We were kept fairly busy on at least half of the weekends, especially early in the year, but there were also weekends when there was nothing planned for us. We were encouraged to find a family to go stay with on those weekends, but generally I stayed at the school. I didn’t have many friends among the Austrians and preferred to strike out on my own or with one or two friends, rather than joining a big gang. So the weekend entertainment was often a trip into Vienna by train to wander around or take in a museum or something. I’m not sure, but thinking back on it, I suspect I probably made more trips to Vienna than anyone else in the group, since whenever anyone wanted to go, I’d be on the train. For some reason that still isn’t clear to me, we seldom rode the streetcars from Westbahnhof Wien into the city center, but rather walked, taking in the scenery along the way. I think part of it was that it was often possible to walk (if you hurried) almost as fast as the streetcars moved, and you’d be able to stop off at places along the way. In any case, most of my good memories of Vienna are from trips like this, rather than the big group outings, where everyone would pile into the minivans and get driven into town. I also hitched a couple rides to Vienna with someone from the school, and then would either meet up with them at the end of the day or catch the train back.

Another way we kept ourselves busy was spending evenings in the gym. We’d play indoor soccer, American-style. The difference was mostly that we’d play a rougher game than the Austrians were comfortable with. Once in a while we’d have one or two Austrians join us, but usually it was just the Americans. I first hurt my knee playing soccer inside. I was in goal, and blocked a shot, but the guy taking the shot kept coming and tripped over the ball I’d stopped and landed on my knee. I ended up “walking it off” on the way back to my room, much to the amazement of the guy who was walking with me. Part of the reason for the physical play was that we’d often play after having been at the Stern having beers with dinner, but part of it was that we were just rowdy kids.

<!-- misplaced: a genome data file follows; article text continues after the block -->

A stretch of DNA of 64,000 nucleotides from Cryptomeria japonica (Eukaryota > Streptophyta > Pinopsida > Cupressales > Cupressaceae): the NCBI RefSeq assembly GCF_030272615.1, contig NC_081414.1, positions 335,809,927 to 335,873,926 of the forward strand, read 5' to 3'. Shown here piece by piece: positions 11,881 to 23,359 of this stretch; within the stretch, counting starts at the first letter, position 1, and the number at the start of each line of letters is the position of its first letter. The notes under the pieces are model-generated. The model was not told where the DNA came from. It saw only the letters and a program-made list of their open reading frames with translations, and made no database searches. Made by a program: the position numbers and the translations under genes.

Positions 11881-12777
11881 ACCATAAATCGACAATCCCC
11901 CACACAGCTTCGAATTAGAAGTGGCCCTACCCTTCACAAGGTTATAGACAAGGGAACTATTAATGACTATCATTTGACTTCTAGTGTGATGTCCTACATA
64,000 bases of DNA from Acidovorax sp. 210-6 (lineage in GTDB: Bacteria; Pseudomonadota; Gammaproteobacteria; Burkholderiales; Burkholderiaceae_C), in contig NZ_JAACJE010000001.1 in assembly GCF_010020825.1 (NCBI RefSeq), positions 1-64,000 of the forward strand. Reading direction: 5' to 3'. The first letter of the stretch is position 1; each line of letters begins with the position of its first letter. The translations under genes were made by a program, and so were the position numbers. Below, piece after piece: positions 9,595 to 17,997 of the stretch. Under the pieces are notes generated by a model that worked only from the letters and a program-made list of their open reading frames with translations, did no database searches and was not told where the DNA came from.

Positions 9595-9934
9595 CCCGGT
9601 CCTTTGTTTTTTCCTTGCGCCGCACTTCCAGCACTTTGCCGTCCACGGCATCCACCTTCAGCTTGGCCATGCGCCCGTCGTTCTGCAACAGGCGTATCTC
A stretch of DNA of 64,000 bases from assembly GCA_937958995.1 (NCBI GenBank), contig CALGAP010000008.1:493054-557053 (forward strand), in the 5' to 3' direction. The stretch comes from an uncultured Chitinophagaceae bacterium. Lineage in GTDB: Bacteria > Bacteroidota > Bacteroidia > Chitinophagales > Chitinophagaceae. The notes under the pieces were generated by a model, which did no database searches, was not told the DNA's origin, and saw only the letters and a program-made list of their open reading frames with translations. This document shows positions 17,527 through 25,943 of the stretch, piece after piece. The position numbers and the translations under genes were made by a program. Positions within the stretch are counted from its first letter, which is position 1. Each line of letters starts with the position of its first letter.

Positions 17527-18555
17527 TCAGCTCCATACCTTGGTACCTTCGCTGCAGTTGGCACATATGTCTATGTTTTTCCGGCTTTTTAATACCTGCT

Ski-week is an Austrian tradition. Everyone from the school would pack up their stuff and spend a week getting ski instruction in the Alps. We were at Kitzbühel. On the first day, I was in the “rank-beginner” class, which wasn’t that interesting. I wasn’t that good at skiing, but I felt I was ready for more than the bunny-slope. So on the second day, I moved up a level, and one of the first things we did in the morning was skiing some moguls. That seemed a little advanced for me, and partway down the run I skidded off the side of a mogul, and when the skis hit the snow again, my body was twisting enough to screw up my knee. That was it for ski-week for me. I got a ride back up the mountain on a snow-cat, then rode down in the gondola, and was taken right to a doctor. I spent the next three days waiting for the swelling to go down, and then was fitted with a cast that I’d have for six weeks. My skiing was done for the year.

Having a cast on in Melk was interesting. I was shown where the elevator was in the Stift, but it was way on the other side of the building (that night picture up above is only about half of the building), and it was actually easier to go up and down the stairs, rather than walk all the way around the building to ride the elevator. Of course partway through the time with the cast, I slipped going down some freshly washed stairs, and sprained the ankle on my other leg. The doctors in the E.R. wanted to cast that, too. I settled for some painkillers and an ace-bandage.

Even with the cast on, I did a lot of walking. I got pretty good at getting around, and wanted to keep in some kind of shape so I’d be okay when the cast finally came off. I was, but my right leg was noticeably smaller than my left for a while, and I walked even more for a while as I built it back up.

More to come when I have the time and finish scanning pictures…

Copyright 2009, Dave Polaschek. Last updated on Mon, 15 Feb 2010 13:48:07.